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All Issues > Volume 25, Issue 3


<< Saturday, April 25, 2009 >> St. Mark
 
1 Peter 5:5-14
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Psalm 89:2-3, 6-7, 16-17 Mark 16:15-20
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FORGIVENESS AND GREATNESS

 
"The church that is in Babylon, chosen together with you, sends you greetings, as does Mark my son. Greet one another with the embrace of true love. Peace." —1 Peter 5:13-14
 

John Mark quit the first missionary journey (Acts 13:13). It may have been the biggest mistake he'd ever made. When he realized his mistake, he asked Paul to give him a second chance and take him on the second mission. "But Paul insisted that, as he had deserted them at Pamphylia, refusing to join them on that mission, he was not fit to be taken along now" (Acts 15:38). Surely it hurt Mark to be called "unfit" for ministry (see Lk 9:62). Barnabas, Mark's cousin (Col 4:10), also took offense at Paul's evaluation of Mark. "The disagreement which ensued was so sharp that the two separated. Barnabas took Mark along with him and sailed for Cyprus" (Acts 15:39).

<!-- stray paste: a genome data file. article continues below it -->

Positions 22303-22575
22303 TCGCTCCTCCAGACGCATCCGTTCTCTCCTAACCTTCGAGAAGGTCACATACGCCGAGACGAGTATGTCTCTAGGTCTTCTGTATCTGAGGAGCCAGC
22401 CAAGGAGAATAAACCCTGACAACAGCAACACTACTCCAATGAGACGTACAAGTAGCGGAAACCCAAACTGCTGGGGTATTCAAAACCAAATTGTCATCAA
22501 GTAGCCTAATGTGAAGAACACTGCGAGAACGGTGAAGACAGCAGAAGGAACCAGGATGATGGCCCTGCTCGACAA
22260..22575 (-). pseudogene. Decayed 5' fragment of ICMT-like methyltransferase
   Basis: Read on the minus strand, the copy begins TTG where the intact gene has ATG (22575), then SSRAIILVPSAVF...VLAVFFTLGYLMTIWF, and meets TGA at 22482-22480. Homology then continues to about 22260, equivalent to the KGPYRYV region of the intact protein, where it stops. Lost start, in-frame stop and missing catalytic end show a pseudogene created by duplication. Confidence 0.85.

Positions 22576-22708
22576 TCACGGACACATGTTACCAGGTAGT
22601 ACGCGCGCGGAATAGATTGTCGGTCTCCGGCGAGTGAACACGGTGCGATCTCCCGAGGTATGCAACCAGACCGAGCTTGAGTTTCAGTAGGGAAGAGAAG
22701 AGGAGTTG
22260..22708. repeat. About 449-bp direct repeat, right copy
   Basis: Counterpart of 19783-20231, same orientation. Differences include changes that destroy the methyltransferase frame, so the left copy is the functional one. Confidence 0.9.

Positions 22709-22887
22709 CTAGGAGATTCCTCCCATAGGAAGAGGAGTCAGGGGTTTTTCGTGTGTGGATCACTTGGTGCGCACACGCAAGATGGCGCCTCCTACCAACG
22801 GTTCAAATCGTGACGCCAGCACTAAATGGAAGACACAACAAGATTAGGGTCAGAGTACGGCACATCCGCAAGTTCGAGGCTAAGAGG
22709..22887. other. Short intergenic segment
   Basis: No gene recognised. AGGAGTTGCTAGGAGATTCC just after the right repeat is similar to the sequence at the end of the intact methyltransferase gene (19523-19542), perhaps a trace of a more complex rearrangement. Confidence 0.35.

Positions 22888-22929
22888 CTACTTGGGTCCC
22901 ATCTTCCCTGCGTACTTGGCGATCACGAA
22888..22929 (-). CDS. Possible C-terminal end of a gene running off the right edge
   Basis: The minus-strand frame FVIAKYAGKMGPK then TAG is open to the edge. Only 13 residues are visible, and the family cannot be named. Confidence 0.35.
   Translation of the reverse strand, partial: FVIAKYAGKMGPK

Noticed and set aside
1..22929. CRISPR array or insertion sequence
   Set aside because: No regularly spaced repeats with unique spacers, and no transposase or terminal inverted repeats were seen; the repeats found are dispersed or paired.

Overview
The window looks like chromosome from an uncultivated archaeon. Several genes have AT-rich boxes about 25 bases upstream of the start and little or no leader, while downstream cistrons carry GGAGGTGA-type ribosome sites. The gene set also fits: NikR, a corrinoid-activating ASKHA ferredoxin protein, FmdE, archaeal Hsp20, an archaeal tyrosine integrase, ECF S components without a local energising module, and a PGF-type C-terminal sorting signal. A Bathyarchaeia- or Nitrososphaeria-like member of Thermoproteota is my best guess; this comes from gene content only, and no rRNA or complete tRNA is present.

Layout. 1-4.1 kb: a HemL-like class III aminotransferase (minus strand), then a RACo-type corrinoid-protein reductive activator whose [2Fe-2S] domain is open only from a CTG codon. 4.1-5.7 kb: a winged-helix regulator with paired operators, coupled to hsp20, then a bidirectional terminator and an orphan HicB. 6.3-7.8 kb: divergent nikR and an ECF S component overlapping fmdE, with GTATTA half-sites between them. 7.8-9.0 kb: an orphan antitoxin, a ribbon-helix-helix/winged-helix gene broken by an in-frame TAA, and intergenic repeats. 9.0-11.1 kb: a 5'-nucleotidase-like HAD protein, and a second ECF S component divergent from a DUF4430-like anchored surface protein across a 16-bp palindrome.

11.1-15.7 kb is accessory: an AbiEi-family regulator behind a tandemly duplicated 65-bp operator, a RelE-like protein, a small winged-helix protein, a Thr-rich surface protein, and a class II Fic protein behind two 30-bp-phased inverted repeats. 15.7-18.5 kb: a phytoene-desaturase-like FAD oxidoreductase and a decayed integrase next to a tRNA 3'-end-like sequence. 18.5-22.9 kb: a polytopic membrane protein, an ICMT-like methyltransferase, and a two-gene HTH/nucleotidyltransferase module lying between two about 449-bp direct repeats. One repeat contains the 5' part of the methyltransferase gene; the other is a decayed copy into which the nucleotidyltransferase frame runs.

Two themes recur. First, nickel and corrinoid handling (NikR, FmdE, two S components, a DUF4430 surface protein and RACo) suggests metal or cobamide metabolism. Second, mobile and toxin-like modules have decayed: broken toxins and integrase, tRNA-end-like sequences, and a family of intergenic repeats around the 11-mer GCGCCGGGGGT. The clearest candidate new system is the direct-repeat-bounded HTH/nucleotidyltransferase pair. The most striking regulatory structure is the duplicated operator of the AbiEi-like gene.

Paul and John Mark could have gone through life and even through death bitter and unforgiving toward each other. But the good news is that they reconciled. Paul later tells Timothy: "Get Mark and bring him with you, for he can be of great service to me" (2 Tm 4:11). Mark, once "unfit," is now considered "of great service."

Instead of bitterness and unforgiveness, Paul had a love for Mark which prompted him to command the Colossians to make Mark welcome (Col 4:10). Paul, the great missionary and apostle, and Mark, the earliest Gospel-writer, were among the most important people in human history. But this would never have happened if they hadn't forgiven each other.

 
Prayer: Father, I decide to accept Your grace to forgive everyone for everything immediately.
Promise: "The Lord continued to work with them throughout and confirm the message through the signs which accompanied them." —Mk 16:20
Praise: St. Mark was called at a young age to do great things for Christ.
 
 
 
Rescript: In accord with the Code of Canon Law, I hereby grant the Imprimatur ("Permission to Publish") for One Bread, One Body covering the period from April 1, 2009 through May 31, 2009.
†Reverend Joseph R. Binzer, Vicar General of the Archdiocese of Cincinnati, October 3, 2008.
 
The Imprimatur ("Permission to Publish") is a declaration that a book or pamphlet is considered to be free of doctrinal or moral error. It is not implied that those who have granted the Imprimatur agree with the contents, opinions, or statements expressed.
Volume 25, Issue 3
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